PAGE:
Spitfire T.IX PT462
also known as: Indy, Indy Xray, 462, Cee-Tix & ‘SW-A’
PT462 left the Castle Bromwich factory in July 1944 as a single-seat H.F.IXe (High Altitude Fighter), powered by the Rolls-Royce Merlin 70 engine. The aircraft was delivered to 39 Maintenance Unit (M.U.) at RAF Colerne in Wiltshire, before being briefly moved on to a second Maintenance Unit, 215 M.U. at Dumfries, Scotland. The aircraft was swiftly moved on again and was transported over to Europe for the Mediterranean Allied Air Force.
In November 1944, PT462 was issued to No.4 Squadron of the South African Air Force operating on the Italian Adriatic Coast, during this time the Spitfire was painted with the codes ‘KJ-Z’. After two months, the Spitfire returned to the Royal Air Force and in early 1945 operated with both 73 and 326 Squadrons. Later that spring and on the 14th April 1945, the aircraft undertook its first operational sortie with 253 Squadron, equipped with the codes ‘SW-A’. The aircraft undertook a number of operational sorties with 253 Sqn through April 1945 up until the days leading to VE Day that following May. Through these late stages of the war PT462 completed a number of tactical reconnaissance and ground attack operations.
Spitfire PT462 left the Royal Air Force in June 1947 when it was sold onto the Italian Air Force having entered storage earlier that summer. The Spitfire was given its first new post-war identity with the Italian serial number MM4100, while operating with 5 Stormo Italian Air Force, out of Orio al Serio, near Bergamo, east of Milan.
The Spitfire was sold again in 1952, this time onto the Israeli Air Force who gave the aircraft its second post-war identity of ‘20-67’. The aircraft served with the Israeli’s 105 Squadron based at Ramut David Air Force Base, near Nazareth, until 1956 when the aircraft entered storage once again and was later donated to a Kibbutz community for display.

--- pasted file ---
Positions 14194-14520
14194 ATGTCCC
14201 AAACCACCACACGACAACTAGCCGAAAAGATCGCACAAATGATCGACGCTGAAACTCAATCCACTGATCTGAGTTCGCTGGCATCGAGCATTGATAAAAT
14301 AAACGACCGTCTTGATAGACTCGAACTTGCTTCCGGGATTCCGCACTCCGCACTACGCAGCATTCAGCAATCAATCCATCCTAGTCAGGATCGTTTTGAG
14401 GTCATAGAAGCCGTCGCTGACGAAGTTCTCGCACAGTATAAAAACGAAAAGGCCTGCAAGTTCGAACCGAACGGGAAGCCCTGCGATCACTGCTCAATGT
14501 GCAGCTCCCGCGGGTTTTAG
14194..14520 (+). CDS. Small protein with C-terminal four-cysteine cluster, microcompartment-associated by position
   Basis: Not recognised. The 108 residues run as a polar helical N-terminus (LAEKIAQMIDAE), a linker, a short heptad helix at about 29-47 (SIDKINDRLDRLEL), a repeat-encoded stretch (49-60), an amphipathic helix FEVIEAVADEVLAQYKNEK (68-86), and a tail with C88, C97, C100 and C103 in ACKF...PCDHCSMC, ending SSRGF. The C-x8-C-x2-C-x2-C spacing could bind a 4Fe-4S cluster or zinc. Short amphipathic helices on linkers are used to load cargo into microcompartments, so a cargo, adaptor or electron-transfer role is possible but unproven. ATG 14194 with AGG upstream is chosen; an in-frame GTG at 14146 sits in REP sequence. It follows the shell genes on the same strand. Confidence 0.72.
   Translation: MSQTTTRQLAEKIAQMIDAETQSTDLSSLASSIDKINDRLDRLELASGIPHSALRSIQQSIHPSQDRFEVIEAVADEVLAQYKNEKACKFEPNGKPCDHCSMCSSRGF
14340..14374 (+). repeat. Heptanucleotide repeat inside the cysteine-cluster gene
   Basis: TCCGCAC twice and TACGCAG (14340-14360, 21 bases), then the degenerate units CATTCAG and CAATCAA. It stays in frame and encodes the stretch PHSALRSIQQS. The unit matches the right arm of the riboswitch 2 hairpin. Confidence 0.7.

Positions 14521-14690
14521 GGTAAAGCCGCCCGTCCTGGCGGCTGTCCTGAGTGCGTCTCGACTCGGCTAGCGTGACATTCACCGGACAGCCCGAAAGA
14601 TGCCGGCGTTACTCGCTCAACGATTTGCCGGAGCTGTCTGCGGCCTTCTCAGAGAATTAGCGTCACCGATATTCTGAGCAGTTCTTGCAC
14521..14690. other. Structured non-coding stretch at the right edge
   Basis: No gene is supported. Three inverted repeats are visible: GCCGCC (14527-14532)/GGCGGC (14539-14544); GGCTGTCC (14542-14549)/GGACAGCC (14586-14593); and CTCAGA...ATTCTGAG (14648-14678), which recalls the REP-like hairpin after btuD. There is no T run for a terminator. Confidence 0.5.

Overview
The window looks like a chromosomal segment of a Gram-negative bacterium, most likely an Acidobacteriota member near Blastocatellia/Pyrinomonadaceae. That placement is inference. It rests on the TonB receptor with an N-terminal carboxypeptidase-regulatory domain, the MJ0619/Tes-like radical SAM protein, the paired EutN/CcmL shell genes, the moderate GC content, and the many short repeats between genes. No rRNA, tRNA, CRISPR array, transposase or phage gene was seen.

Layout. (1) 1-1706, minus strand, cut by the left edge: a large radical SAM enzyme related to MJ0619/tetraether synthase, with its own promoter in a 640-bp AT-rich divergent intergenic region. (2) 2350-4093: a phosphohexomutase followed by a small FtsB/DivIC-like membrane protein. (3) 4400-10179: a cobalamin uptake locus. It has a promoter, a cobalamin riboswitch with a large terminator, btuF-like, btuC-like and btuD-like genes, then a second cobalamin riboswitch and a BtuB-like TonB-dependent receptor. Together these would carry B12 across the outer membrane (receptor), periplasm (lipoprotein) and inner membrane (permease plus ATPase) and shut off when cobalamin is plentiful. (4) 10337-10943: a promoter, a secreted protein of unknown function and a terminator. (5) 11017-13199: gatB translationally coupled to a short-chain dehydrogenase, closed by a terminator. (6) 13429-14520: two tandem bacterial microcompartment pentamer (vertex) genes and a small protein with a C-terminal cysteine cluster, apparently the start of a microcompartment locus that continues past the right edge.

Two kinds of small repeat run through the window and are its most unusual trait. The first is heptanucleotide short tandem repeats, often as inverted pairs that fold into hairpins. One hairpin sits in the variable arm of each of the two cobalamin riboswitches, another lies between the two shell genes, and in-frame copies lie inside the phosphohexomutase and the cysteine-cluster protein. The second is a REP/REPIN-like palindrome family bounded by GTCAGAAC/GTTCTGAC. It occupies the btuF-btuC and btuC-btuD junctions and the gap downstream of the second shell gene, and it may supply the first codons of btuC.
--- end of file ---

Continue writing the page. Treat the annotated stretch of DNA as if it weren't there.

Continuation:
In 1976, the derelict airframe of PT462 was discovered with its faded former South African Air Force 4 Squadron markings showing through its dilapidated paintwork. The aircraft was then buried and lay in a rubbish dump where it remained hidden until it was tracked down and recovered by a Duxford-based collector who had it moved to a storage facility at Fowlmere, Cambridge on the 10th May 1983. The following year, the remains of the aircraft were sold onto another collector who instigated the aircraft’s journey back to flying condition as a two-seat variant.
The rebuild of the Spitfire incorporated a lower rear canopy modification that was pioneered by Nick Grace and Dick Melton, Chief Engineer of the project, as well as wings from fellow ex-Israeli Spitfire, TE517. The wings were rebuilt with leading edge fuel tanks, a configuration specific to Spitfire PRXIs which significantly increased the fuel tank capacity and range of operation. The rebuilt Spitfire flew again on 25th July 1987, registered as G-CTIX, but was painted in an unusual green and blue camouflage scheme. The aircraft was sold and moved to Florida in 1994, registered as N462JC, where it was re-equipped with its 253 Squadron codes ‘SW-A’ and a green & light grey camouflage paint scheme.
4 years later the Spitfire was sold on again and was dismantled and shipped back to the UK. In April 1998, she was re-registered with her previous British registration of G-CTIX and was re-assembled at Duxford. Just over 3 months later on the 5th August 1998, PT462 returned to the skies again in the hands of John Romain. The Spitfire left Duxford and was based out of her owner’s private strip in North Wales, where she continued to fly and appear at a variety of displays. On the 9th October 2017, the aircraft was acquired by the Aircraft Restoration Company and a more accurate colour scheme was applied, including small stencil style code letters in off-white and the 253 Squadron badge on the aircraft’s fin.